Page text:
The Draculas in the Middle

CAUTION: Contains “spoilers.”

Hammer Films’ Dracula series initially were linked like the chapters of a book. Thus the second chapter of the series, “Dracula–Prince of Darkness,” literally begins with a re-cap of the closing moments of their initial film “Dracula” (known here as “Horror of Dracula”). The closing moments of “Dracula–Prince of Darkness” see the Count sinking into the frigid waters of his castle’s moat.

“Dracula Has Risen from the Grave” was the first Hammer Dracula not directed by Terence Fisher. Cameraman-turned-director Freddie Francis was in charge and although the cinematographer on the film was Hammer regular Arthur Grant, “Dracula Has Risen from the Grave” managed to look unlike any other Hammer gothic with color effects that more resembled a Mario Bava film. Also, it gave star Christopher Lee the greatest number of lines to date. (For most of “Horror of Dracula” and all of “Dracula–Prince of Darkness” his “lines” largely consisted of hissing like a very angry house-cat.) While the dialogue that “John Elder” (aka Anthony Hinds) came up with was hardly Shakespeare, it did manage to convince that this Count Dracula was one very evil fellow.

Now to the plot. Even though the Count “died” at the climax of “Dracula–Prince of Darkness,” his castle remains as a visible symbol of his evil power. The shadow it casts even reaches to the village church, putting the village priest into a permanent funk and convincing his superior, the Monsignor of Clausenberg, that an exorcism is in order. But the priest is too frightened to even approach the evil place and losing his footing on the uneven terrain, plunges down to the banks of mountain stream where the corpse of Dracula lies embedded in the ice. Blood from a head-gash drips onto the ice and revives Dracula who, upon discovering that he has effectively been barred from his castle by the Monsignor’s prayers and a large golden cross, sets out for Clausenberg to avenge himself. In this film and its sequel the Count frequently comes off as a brassed-off Little Englander, endlessly infuriated by the affronts offered him by lesser mortals.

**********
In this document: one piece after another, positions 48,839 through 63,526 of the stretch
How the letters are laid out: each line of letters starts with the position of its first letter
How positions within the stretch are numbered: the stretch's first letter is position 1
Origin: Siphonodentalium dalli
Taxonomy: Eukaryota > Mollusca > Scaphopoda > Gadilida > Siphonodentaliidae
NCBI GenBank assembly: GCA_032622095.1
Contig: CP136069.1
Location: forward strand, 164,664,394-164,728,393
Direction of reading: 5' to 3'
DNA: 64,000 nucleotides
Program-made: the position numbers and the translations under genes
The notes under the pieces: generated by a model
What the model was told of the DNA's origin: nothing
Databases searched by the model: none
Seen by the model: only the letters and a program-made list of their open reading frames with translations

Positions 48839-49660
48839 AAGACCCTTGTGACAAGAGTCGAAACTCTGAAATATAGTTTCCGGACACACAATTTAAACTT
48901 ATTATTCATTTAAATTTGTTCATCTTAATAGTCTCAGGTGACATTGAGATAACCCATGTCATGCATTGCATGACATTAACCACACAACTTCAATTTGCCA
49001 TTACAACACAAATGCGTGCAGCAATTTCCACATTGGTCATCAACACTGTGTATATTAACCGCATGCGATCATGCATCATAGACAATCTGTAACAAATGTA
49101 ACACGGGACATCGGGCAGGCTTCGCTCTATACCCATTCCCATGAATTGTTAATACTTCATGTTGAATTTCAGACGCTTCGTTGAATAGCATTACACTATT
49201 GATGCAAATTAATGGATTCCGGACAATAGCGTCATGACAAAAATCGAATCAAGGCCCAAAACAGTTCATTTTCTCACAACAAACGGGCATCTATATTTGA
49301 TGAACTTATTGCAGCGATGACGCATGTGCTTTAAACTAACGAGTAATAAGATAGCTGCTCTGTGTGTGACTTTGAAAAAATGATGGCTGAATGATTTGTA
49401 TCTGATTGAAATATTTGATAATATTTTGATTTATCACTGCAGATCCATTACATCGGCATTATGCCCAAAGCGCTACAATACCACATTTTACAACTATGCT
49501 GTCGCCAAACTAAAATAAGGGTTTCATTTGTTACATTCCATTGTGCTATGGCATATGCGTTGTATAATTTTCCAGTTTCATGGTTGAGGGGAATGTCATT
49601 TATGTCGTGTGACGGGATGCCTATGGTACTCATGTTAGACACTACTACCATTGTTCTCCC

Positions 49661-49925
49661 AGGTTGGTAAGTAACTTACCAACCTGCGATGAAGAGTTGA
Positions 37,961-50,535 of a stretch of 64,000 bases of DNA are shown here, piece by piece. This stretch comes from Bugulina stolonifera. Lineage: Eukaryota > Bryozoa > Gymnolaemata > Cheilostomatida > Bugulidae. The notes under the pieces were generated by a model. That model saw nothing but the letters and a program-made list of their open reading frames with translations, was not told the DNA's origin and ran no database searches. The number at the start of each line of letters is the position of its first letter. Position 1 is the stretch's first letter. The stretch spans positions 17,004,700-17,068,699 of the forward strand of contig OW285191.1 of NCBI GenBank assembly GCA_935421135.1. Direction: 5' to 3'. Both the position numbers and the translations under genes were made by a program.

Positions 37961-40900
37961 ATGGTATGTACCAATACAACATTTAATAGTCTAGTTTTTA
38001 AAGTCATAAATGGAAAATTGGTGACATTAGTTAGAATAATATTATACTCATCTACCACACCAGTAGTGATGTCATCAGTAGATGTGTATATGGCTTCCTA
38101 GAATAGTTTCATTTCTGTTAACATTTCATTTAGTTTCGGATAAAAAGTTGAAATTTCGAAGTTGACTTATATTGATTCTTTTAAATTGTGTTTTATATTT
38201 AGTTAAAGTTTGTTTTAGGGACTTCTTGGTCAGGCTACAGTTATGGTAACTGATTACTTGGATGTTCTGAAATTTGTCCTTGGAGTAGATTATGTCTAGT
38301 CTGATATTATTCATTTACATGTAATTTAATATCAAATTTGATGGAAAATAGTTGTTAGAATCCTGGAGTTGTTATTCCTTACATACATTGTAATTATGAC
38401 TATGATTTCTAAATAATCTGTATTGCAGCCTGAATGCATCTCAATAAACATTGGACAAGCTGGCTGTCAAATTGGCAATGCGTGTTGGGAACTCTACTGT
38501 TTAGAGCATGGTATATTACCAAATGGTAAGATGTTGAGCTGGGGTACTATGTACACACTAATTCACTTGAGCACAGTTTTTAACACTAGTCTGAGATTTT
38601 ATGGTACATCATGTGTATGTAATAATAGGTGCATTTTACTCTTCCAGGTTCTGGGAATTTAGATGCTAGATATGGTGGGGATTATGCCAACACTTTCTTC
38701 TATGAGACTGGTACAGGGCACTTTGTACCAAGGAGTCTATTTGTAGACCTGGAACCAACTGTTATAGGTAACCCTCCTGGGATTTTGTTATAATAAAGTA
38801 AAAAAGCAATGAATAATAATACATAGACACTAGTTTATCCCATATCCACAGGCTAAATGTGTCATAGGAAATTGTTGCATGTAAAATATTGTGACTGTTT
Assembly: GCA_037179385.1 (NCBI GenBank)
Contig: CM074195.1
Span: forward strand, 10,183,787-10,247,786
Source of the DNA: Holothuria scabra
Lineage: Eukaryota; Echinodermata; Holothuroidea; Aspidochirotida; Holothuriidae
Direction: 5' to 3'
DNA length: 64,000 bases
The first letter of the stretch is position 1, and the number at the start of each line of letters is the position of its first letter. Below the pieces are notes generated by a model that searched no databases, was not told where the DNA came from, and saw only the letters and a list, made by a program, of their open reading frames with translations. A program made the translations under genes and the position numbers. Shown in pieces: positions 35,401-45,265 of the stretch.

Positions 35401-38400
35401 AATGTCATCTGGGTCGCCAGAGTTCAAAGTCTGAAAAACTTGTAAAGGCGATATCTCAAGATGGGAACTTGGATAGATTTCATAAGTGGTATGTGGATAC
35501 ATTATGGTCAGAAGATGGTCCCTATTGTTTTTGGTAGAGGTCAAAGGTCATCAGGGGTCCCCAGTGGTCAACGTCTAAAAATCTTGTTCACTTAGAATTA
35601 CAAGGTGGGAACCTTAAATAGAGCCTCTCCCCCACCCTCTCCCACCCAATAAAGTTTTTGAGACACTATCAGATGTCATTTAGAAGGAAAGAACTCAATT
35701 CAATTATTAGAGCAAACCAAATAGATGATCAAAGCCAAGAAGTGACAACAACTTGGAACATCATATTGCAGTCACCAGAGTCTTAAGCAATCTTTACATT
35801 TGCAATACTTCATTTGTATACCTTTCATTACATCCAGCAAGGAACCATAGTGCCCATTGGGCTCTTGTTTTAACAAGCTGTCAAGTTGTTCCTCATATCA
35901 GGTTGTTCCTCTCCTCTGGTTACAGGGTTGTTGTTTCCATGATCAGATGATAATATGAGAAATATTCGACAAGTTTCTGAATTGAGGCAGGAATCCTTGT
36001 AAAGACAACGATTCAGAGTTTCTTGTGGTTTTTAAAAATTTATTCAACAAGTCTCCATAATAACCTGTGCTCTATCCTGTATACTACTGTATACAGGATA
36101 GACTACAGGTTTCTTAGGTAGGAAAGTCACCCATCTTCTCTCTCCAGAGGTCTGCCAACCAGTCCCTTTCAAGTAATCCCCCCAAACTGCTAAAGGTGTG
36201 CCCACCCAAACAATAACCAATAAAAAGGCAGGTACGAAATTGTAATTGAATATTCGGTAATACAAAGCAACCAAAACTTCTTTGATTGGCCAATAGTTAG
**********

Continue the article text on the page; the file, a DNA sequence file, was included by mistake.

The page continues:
With the cowardly priest now recruited as his slave, Dracula plans to take the Monsignor’s comely niece as his latest bride and she will personally remove the offending cross that her uncle erected. Thing go well for the Count until they don’t. The niece has a beaux who doesn’t believe in supernatural stuff until the undead count educates him. In a hand-to-hand struggle Dracula falls from the ramparts of his castle, only to land on the cross that the enslaved niece had tossed into the ravine.